Now that the series has come to an end, what kind of observations could we make? The first is that liberalism as an ideology was an extraordinary social development that appeared in Europe around the year 1600; standing in distinct contrast to the almost exclusive monarchical and authoritarian structure of society. Since that time the power of liberalism has been demonstrated, particularly in how its principles have framed the debate, ever since where socialism, anarchism which we can include libertarianism, and modern authoritarian movements are all direct consequences of its emergence.

Being products of the 19th and early 20th century, these derivative opposition ideologies, like liberalism itself, fail not only due to their intrinsic weaknesses but they are also inadequate to provide solutions to future social and economic challenges. This is not to say that aspects of these different perspectives couldn’t be re-interpreted to find application within the new social framework of Transitionalism.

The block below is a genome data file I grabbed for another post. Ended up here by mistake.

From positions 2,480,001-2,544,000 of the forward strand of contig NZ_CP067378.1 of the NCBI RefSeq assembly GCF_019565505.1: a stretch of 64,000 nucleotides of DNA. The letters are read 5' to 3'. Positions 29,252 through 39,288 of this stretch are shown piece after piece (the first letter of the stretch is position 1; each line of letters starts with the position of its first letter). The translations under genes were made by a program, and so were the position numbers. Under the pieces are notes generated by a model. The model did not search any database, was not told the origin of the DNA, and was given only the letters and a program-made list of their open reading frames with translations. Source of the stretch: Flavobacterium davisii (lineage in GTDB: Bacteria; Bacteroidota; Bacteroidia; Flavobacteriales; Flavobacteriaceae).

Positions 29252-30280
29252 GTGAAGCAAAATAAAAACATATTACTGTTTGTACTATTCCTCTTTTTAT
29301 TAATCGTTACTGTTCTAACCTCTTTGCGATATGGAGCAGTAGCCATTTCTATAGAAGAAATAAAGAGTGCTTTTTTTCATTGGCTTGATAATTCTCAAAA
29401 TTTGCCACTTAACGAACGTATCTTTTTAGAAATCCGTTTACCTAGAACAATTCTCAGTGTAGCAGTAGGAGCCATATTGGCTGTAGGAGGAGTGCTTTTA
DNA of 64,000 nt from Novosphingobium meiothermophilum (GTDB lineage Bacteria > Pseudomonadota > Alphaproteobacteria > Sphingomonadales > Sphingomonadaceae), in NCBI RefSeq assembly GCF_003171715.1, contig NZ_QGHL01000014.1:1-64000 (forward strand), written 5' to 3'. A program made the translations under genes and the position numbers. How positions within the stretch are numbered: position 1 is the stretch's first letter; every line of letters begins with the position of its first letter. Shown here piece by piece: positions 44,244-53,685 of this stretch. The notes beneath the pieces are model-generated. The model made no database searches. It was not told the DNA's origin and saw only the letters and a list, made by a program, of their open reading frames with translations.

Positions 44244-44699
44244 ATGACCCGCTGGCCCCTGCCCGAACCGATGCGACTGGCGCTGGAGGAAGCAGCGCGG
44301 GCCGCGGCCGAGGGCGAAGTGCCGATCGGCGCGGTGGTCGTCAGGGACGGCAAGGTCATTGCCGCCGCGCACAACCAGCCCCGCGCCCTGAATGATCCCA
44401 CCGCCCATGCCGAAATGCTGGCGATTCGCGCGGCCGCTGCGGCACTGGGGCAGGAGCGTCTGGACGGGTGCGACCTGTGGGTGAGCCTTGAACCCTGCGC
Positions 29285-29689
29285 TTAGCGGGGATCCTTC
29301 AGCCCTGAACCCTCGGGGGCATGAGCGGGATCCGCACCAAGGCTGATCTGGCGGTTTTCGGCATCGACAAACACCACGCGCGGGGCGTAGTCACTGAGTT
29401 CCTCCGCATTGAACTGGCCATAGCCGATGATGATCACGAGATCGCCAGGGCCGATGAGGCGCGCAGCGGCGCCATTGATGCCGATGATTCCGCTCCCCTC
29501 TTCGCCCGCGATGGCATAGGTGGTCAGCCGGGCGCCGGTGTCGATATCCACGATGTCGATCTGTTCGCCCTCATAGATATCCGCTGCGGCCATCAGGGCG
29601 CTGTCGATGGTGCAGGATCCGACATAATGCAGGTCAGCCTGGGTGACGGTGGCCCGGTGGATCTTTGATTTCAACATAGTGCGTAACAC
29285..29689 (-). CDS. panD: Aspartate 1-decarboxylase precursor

Transitionalism too lies outside the liberal ideological spectrum, given that one of its foundational principles requires the institutionalization of a political balance between the rights and responsibilities of individuals, society, and the environment relative to one another. Further establishing it as distinct from liberalism and other ideological alternatives, where ideology is strictly secular, Transitionalism identifies spirituality as essential to what it is to be human. Moreover, where liberal ideology has been the source of social disintegration, Transitionalism is the means to regain social reintegration as ideology and the spiritual become once again fused into a single worldview allowing us to see individuals and society as united wholes.